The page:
Data Analysis

Mascot Searching

Mascot search result of a MALDI-MS mass list.
The spot had been picked from a 2D-high resolution NEPHGE gel. Sample: Synechocystis sp. 6803 thylakoides.The protein identified is Ferredoxin, a redox protein, that accepts electrons from photosystem I. It is located at the end of the photosynthetic electron transfer chain at the cytoplasmic side of the thylakoid membrane.
(Courtesy of Dr. Irrgang, Max-Volmer-Institut, Technische Universität Berlin, Germany)


A Maldi-MS instrument combining high mass accuracy & resolution, good throughput and a choice of targets which can address different samples quantities, is, together with the availability of complete genetic sequence information for the organism under investigation the main pre-requisite for successful Maldi-MS-Fingerprinting. If these pre-requisites are met and rigor analysis of the data obtained is applied, most proteins i.e. those which are not or only moderately posttranslationally modified, will be readily identified by this technique.
The first analytical challenge remaining is to actually realize a high mass accuracy for each individual signal of a mass list. <200 ppm can be achieved by external calibration, <10 ppm can be achieved by internal calibration. In both cases values actually reached will to some extend depend on the number and distribution of calibration masses.
Finding the signal/noise treshold which constitutes a good compromise between the loss of weak sample signals and the increase in the number of artifact signals as well as knowing and consequently removing all "contaminating" masses from the list prior to Mascot-Searching, are further steps needed to achieve success.
Finally, repeated database searching considering those protein modifying reactions the sample might most likely have undergone within the time span between transcription and impact on the mass spectrometers detector, is another factor that will improve the likelihood of identification by Mascot-Searching of Maldi-MS-fingerprints.


Success in Mascot-Searching for ESI-MS sequence data information relies on the length and specifity (uniqueness) of the sequences obtained. The amount of sample available determines the lenght of measuring time, i.e. how many different fragments might be investigated in MS/MS-mode. A high number of MS/MS-investigation increases the likelihood to obtain unique sequences. However, since measuring time (i.e. sample amount) usually is one limiting factor, a well optimized strategy to quickly identify the most promising candidate ions for MS/MS is needed.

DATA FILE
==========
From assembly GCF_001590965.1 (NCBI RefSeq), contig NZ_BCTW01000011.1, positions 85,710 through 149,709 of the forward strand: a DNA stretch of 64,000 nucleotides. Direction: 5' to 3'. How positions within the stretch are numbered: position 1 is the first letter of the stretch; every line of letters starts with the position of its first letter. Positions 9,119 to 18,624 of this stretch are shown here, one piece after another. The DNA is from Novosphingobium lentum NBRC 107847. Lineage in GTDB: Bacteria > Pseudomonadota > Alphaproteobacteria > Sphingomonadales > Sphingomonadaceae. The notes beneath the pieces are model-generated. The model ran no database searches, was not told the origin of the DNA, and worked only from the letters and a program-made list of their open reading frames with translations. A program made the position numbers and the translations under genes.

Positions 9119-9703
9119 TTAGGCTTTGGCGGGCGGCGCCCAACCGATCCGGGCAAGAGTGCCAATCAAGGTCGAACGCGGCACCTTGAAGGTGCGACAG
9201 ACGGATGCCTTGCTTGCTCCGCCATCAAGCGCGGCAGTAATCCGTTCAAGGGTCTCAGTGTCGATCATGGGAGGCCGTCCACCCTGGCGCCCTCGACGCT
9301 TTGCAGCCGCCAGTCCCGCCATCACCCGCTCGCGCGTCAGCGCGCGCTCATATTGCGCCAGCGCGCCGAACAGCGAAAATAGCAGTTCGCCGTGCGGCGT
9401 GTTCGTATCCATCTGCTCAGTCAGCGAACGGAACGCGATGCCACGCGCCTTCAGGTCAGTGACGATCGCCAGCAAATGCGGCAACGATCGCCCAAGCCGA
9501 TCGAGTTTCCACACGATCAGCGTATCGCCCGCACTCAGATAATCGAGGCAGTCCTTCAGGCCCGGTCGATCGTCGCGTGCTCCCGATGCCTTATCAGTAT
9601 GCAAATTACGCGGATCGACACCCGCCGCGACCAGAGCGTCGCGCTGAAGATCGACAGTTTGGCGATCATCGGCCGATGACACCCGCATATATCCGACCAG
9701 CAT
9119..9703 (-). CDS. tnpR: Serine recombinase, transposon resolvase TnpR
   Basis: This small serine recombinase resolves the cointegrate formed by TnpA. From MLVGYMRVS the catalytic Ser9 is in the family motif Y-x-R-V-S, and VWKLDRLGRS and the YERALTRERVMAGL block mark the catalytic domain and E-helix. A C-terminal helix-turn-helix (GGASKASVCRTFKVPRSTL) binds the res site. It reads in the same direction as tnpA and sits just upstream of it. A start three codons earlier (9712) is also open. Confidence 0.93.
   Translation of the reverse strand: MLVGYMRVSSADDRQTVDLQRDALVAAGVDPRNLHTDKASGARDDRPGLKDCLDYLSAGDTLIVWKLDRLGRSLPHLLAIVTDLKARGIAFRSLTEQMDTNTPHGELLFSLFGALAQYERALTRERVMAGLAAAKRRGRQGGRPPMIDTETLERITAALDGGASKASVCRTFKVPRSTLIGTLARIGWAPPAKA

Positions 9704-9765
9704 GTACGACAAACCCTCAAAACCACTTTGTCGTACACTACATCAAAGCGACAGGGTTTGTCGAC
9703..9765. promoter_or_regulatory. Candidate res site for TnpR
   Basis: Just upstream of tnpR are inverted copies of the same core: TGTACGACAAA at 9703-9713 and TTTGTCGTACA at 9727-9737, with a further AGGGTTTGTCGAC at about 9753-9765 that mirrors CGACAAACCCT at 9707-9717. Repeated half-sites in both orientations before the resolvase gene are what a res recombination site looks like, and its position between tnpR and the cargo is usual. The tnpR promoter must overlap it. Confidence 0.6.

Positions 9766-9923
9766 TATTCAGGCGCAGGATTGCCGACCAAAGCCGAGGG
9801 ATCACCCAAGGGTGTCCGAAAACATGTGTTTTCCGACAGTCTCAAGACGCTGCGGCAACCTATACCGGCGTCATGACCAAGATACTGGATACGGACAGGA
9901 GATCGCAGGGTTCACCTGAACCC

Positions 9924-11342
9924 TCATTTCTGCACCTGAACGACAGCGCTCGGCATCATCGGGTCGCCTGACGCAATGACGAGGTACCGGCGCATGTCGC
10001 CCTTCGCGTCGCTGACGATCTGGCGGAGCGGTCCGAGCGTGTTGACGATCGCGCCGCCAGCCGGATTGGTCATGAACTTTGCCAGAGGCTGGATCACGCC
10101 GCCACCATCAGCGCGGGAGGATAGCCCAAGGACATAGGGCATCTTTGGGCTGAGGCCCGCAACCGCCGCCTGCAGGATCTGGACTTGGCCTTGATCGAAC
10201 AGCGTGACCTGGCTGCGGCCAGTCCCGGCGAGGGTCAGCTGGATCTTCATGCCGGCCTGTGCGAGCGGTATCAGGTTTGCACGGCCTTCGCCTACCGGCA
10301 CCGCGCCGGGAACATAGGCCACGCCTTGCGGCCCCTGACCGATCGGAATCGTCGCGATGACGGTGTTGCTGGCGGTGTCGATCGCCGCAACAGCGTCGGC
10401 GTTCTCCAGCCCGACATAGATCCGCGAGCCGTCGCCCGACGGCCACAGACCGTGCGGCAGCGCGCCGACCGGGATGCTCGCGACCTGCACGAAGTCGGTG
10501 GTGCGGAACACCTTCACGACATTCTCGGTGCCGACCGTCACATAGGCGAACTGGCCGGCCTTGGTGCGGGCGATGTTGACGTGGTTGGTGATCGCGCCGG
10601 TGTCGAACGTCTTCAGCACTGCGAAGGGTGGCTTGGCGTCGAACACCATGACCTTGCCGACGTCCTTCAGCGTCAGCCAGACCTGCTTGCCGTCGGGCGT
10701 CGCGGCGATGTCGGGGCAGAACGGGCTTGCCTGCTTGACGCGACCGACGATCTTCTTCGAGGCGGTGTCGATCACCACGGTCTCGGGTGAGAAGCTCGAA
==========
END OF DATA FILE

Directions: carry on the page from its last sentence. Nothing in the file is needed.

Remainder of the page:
Thorough exclusion of signals which are known to constitute autolytic fragments of the cleaving protease and other artifacts before MS/MS using exclusion lists significantly increases the likelihood to obtain specific information, although, some artifacts may still slip through this exclusion list due to unspecific cleavage (insource decay fragments).
The remaining lack of specificity, is releated to biology and resides in the fact that many proteins contain sequence stretches with either uniform (poly-A) or frequently observed motifs (cofactor-binding sites). Identification of this type of sequences, although helpful for classification of the protein in principle, is of limited use during Mascot searching, since it will not discriminate between the different protein candidates of the respective class.
Mascot assisted MS/MS-ion searches using fragmentation spectra mass lists constitutes an alternative and convienent approach frequently yielding high Mowse Scores - at least in cases where complete genetic sequence information for the organism under investigation has been made available. Furthermore, the same constraints apply as if denovo sequencing would have been performed.